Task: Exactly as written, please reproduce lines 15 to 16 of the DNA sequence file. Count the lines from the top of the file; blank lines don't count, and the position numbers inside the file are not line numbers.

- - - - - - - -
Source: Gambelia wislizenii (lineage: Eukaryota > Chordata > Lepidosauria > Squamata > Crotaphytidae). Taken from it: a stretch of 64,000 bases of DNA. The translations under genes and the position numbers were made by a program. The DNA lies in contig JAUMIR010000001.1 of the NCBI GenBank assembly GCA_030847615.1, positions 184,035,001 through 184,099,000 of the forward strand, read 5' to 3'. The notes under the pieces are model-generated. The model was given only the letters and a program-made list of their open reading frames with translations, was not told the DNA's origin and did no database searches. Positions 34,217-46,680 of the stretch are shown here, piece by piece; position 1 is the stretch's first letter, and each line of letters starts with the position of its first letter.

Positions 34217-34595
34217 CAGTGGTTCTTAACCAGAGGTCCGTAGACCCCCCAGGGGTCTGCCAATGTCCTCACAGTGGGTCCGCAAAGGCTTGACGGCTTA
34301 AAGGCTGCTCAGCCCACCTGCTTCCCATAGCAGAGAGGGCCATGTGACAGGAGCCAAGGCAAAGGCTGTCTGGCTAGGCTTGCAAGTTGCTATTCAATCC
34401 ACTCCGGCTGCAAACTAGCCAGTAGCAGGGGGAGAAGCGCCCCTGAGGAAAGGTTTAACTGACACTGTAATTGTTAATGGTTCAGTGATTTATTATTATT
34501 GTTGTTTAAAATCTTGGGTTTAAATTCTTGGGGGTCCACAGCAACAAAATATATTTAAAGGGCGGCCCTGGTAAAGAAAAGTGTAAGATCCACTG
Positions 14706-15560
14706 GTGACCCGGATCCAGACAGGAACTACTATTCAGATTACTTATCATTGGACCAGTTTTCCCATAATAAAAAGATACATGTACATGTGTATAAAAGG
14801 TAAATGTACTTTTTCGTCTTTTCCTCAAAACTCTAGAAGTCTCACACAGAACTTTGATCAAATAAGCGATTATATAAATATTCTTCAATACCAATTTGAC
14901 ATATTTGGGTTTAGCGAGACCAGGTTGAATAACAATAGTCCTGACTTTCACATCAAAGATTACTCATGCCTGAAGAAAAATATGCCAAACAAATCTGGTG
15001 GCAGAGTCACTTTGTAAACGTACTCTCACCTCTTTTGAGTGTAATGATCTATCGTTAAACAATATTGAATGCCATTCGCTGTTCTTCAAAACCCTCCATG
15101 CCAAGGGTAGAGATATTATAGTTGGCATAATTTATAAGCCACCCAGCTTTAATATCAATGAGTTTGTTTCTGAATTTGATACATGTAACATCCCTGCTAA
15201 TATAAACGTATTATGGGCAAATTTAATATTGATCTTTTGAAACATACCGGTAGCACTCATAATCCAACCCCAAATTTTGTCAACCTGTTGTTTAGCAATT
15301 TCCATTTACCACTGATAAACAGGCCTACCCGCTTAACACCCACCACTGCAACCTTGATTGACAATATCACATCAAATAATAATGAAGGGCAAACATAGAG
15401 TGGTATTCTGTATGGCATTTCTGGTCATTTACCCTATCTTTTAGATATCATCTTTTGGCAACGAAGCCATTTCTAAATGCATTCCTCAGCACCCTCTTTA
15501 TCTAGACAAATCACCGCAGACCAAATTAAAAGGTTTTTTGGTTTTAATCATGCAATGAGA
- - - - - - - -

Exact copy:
15401 TGGTATTCTGTATGGCATTTCTGGTCATTTACCCTATCTTTTAGATATCATCTTTTGGCAACGAAGCCATTTCTAAATGCATTCCTCAGCACCCTCTTTA
15501 TCTAGACAAATCACCGCAGACCAAATTAAAAGGTTTTTTGGTTTTAATCATGCAATGAGA